Simon Griffee · Design · Photography · Writing · Illustration

What: women

Feria di Sevilla, Seville, Spain, 2014

Maristella Lorch, New York City, 2019

Maristella Lorch, Founding Director Emerita of the Academy for Advanced Studies, with her daughter and friends shortly after her 100th birthday.

Broadway and 114th Street, New York City, 2015

Piazza del Colosseo, Rome, Italy, 2013

5th Avenue, New York City, 2017

Resisting, Reclaiming, Reframing Poster, 2019

One version of a poster for the upcoming Resisting, Reclaiming, Reframing Indigenous Communities and Art Museum Collections 2019 March 8 event at the Italian Academy organized by Elizabeth Hutchinson (Barnard College, Columbia University) with the Italian Academy’s International Observatory for Cultural Heritage. Co-sponsored by Columbia’s Department of Art History and Archaeology, Center for the Study of Ethnicity and Race, and University Seminar in Indigenous Studies.

Nassau Avenue, Brooklyn, New York City, 2019

Pacing

Prehistoric cave paintings at Lascaux. I like play that slowly builds tension and then releases it with intensity and consequences. Maps. Sounds of nature. Long distances. The passage of time. Night and day cycles. Changing light. Clouds. Weather. Wind, foliage, animals, dust, fog, rain, lightning storms. A simple way to experience play is fiction. Games, books, music and films that tell us, a species of storytellers, stories, and help bring us closer, for art is a medium for creativity, a multiplier, which improves everything else needed for life.

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Near Tyrrhenian Coast, Italy, June 2017

Testaccio, Rome, Italy, May 2010

West 34th Street at Herald Square, New York City, September 2015

Choir at 42nd Street Station, New York City, May 2017

This one reminded me of the song Pancake by Tori Amos.

The Poison Arrows Out of Harm’s Way

Carl Sagan in the The Demon-Haunted World - Science as a Candle in the Dark, page 291: Among the !Kung San hunter-gatherers of the Kalahari Desert, when two men, perhaps testosterone-inflamed, would begin to argue, the women would reach for their poison arrows and put the weapons out of harm’s way. Today our poison arrows can destroy the global civilization and just possibly annihilate our species. The price of moral ambiguity is now too high.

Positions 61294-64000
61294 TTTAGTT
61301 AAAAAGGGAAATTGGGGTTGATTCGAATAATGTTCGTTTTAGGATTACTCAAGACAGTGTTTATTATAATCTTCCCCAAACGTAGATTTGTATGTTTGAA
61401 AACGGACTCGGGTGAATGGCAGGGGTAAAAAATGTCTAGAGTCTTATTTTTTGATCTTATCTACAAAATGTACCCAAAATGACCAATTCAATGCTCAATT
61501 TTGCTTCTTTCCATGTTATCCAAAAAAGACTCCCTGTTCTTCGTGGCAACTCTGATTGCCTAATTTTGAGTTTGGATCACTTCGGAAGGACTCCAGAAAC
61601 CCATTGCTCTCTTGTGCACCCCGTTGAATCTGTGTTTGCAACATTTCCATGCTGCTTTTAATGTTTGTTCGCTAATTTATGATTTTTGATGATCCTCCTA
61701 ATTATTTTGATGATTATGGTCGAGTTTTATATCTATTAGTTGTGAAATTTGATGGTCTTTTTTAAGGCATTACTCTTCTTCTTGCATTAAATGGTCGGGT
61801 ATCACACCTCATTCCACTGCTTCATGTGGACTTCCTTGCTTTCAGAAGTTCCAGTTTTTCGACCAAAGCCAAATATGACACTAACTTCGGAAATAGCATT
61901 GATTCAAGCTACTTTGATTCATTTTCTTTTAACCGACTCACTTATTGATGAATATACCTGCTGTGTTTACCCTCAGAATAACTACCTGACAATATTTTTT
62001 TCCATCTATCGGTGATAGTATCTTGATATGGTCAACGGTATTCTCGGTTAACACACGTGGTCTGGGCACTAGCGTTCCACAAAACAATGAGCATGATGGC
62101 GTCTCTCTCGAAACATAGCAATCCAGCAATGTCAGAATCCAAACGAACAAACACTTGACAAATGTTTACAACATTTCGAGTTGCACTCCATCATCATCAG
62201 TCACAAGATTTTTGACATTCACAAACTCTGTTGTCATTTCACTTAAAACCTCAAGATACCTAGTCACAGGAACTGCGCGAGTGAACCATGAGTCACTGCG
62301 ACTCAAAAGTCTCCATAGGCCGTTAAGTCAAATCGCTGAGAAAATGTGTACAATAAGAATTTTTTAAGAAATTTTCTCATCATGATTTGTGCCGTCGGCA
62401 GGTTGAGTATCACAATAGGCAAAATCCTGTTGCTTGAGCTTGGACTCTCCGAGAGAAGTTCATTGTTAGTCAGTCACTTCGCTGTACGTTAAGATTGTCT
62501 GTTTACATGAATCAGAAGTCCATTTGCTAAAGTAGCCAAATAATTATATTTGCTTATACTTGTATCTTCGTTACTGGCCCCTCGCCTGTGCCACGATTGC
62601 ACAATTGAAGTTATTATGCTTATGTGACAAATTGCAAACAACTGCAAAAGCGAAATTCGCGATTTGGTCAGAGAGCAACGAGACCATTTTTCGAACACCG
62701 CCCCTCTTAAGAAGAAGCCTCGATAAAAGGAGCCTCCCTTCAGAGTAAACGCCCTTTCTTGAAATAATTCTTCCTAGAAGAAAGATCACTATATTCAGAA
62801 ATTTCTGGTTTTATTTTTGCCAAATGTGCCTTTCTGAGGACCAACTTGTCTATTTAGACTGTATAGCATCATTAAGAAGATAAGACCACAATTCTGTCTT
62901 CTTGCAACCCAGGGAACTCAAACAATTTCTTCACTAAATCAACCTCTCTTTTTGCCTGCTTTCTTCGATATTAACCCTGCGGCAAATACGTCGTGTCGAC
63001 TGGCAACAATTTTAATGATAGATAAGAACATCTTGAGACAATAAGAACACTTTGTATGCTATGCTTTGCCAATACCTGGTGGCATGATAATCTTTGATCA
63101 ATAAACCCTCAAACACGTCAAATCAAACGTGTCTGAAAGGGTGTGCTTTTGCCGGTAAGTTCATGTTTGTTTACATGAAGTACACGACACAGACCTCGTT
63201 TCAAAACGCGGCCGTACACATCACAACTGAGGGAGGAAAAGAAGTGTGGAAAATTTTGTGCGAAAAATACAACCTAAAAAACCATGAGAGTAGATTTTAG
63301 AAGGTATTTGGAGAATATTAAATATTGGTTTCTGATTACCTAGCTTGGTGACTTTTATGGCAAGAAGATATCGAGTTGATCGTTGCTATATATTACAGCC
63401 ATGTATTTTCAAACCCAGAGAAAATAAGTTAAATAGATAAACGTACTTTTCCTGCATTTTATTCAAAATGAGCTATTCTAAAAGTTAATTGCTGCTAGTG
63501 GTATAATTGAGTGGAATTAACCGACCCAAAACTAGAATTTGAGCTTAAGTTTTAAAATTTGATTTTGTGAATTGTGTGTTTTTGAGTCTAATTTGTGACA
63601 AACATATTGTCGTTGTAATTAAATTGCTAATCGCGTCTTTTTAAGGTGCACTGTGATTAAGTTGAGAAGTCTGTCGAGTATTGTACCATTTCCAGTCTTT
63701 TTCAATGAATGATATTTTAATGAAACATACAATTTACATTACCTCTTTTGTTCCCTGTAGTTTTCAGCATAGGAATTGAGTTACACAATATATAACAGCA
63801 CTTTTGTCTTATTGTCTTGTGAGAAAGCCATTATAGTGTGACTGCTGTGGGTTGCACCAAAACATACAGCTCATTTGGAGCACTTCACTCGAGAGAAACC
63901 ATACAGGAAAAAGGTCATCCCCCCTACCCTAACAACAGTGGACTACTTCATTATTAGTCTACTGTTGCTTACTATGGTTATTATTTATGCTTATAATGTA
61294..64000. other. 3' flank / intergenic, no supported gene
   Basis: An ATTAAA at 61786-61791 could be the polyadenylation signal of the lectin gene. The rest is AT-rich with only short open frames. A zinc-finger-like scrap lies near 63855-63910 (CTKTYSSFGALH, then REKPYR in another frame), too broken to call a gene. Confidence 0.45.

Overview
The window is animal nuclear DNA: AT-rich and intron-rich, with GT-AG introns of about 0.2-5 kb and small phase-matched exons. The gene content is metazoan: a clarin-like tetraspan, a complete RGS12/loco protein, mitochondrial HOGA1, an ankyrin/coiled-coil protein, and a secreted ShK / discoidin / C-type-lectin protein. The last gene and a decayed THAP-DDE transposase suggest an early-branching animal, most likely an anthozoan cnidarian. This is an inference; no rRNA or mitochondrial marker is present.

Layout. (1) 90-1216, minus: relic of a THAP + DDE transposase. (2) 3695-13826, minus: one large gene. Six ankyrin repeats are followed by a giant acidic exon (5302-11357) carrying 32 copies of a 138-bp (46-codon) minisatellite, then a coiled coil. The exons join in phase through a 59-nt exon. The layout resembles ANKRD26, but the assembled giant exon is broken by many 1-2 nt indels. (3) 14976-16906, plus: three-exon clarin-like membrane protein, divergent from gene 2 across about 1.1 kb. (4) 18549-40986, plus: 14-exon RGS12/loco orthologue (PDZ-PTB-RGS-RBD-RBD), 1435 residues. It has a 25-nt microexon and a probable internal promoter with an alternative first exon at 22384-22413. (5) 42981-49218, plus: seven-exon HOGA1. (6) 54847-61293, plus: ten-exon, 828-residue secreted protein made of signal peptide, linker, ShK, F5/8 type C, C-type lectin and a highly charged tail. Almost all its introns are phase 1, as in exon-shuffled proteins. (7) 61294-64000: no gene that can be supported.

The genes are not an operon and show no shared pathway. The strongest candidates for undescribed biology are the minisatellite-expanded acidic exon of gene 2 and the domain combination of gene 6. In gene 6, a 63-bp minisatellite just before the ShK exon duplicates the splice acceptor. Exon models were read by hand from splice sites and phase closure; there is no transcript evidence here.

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The Absence of Strong Women #
Frankenstein: The 1818 Text

From Charlotte Gordon’s introduction to Mary Shelley’s Frankenstein: The 1818 Text:

…Ultimately, the absence of strong women holds the key to Frankenstein’s main themes. When women are not allowed to have a voice, or to play important roles in society, Mary implies, loss ensues. Unchecked male ambition will lead to destruction, injustice, and devastation.

Frankenstein is the story of one man’s obsession with the creation of life, and his subsequent abandonment of his creation. It is a study of guilt and innocence, creativity and destruction. But it is also a cautionary tale. By fearing the stranger, by abusing the vulnerable and the outcast, society creates its own monsters.

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42nd Street and 5th Avenue, New York City, October 2017